Confusion has hit northern Italy over who can go where and under what circumstances on the first business day since the government locked down a vast area with more than a quarter of the Italian population in a desperate attempt to contain the coronavirus.
Rocketing infections cemented Italy as a global virus hotspot, and superficial compliance with earlier restrictions covering 11 towns prompted the government to extend its quarantine order to encompass the entire Lombardy region and 14 provinces in the Piemonte, Veneto and Emilia Romagna regions.
Streets in Milan, Italy’s financial hub and the main city in Lombardy, were unseasonably quiet. Checkpoints were set up at the city’s main train station to screen travellers.
People at Milan Central Station were required to sign a police form, self-certifying they were travelling for “proven work needs”, situations of necessity, health reasons or to return to their homes.
“Until a few days ago, the thinking was the alarm would pass in some weeks, we just need to follow the rules. Now we need to explain to citizens that the situation is very, very serious, our hospitals are at the point of collapse,” said the mayor of the city of Bergamo, Giorgio Gori.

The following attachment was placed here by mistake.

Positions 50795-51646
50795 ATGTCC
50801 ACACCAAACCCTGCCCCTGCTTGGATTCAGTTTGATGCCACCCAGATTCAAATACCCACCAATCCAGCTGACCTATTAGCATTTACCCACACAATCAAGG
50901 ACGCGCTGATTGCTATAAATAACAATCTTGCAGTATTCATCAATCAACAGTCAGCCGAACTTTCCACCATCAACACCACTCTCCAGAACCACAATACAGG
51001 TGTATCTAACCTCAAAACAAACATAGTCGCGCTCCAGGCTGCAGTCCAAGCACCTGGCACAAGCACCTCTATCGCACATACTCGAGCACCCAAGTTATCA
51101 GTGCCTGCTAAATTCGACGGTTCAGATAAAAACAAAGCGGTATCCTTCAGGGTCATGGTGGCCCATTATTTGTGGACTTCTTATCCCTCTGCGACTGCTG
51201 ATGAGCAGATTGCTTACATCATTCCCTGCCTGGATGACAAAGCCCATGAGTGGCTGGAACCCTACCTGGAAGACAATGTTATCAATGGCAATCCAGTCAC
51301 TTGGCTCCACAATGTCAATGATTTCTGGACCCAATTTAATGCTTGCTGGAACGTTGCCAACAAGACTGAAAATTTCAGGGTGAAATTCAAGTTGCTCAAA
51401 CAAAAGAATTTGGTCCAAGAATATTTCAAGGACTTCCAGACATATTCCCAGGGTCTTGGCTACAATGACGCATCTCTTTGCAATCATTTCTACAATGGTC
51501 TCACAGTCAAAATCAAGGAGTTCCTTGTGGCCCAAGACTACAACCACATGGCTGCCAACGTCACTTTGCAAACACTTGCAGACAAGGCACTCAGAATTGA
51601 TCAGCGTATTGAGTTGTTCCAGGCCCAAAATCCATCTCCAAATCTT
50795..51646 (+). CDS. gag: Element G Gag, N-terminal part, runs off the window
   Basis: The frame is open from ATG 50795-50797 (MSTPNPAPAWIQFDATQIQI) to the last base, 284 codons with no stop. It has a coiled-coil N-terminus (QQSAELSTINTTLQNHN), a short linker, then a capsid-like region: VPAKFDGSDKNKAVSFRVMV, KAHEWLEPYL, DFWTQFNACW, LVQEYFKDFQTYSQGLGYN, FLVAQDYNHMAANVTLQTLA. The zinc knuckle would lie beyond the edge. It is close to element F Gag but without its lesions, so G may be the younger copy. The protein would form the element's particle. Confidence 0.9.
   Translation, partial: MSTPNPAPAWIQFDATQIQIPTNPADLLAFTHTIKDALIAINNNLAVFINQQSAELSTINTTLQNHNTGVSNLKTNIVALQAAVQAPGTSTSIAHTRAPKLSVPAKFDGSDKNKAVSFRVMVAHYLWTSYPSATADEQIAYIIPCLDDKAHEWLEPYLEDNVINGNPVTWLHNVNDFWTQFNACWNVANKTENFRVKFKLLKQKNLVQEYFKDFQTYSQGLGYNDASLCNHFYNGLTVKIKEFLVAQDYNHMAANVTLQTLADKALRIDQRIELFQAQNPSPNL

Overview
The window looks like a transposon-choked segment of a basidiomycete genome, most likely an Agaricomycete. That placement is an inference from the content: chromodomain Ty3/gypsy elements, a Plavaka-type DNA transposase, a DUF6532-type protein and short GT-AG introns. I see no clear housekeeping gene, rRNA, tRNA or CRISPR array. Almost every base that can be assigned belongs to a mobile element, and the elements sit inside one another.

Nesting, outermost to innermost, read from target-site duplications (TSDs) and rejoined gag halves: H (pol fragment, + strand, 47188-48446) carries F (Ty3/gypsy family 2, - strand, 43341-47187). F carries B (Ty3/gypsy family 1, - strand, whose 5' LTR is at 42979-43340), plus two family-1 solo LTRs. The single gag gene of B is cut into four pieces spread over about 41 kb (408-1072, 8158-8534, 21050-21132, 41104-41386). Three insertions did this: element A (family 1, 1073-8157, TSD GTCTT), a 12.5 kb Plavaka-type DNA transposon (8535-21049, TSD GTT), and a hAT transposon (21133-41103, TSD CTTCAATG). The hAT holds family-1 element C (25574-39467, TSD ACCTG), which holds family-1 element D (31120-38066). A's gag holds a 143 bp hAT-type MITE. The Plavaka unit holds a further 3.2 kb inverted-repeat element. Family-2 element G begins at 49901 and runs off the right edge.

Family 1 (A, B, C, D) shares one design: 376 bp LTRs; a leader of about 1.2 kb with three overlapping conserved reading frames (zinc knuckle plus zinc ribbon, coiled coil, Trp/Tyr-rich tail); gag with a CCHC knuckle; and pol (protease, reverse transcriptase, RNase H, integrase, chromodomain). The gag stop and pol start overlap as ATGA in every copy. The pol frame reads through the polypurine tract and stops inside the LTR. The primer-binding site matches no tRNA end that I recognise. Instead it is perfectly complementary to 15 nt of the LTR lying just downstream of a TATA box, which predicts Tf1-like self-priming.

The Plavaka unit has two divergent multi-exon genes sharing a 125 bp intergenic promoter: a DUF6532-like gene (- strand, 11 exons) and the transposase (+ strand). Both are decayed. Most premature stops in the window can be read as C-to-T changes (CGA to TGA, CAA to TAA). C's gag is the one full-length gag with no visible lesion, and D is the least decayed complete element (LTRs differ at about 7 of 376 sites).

People circulating inside the city and also in the provinces were subjected to spot checks to ensure they had valid reasons for being out. Violators risked up to three months jail or fines.
The message from authorities was an increasingly blunt “Stay at home”.
Italy had registered 1,807 more confirmed cases by Monday evening, for a national total of 9,172, again overtaking South Korea as the country with the most cases outside China. The number of dead in Italy also increased by 97 to 463.
Premier Giuseppe Conte signed a decree early on Sunday attempting to lock down 16 million people in Italy’s prosperous north – more than a quarter of Italy’s population — for nearly a month to halt the virus’s relentless march across Europe.
The extraordinary measures, which also apply to the city of Venice, will be in place until April 3.
The regions affected by the decree are among the most productive in Italy. Industry leaders worry about a perception being created abroad that all business is shut down and commercial deliveries of exports cannot be made.
The civil protection agency has emphasised that commercial freight is not affected by the crackdown, but that does not address what happens to drivers who leave the containment area. In theory, they would be subject to 14-day quarantines once they return from trips outside the red zones.
For travellers and commuters, procedures at main railway stations have been tightened significantly since the Sunday morning decree. Pairs of police officers in masks backed by pairs of masked armed soldiers check tickets and documents of people arriving and departing.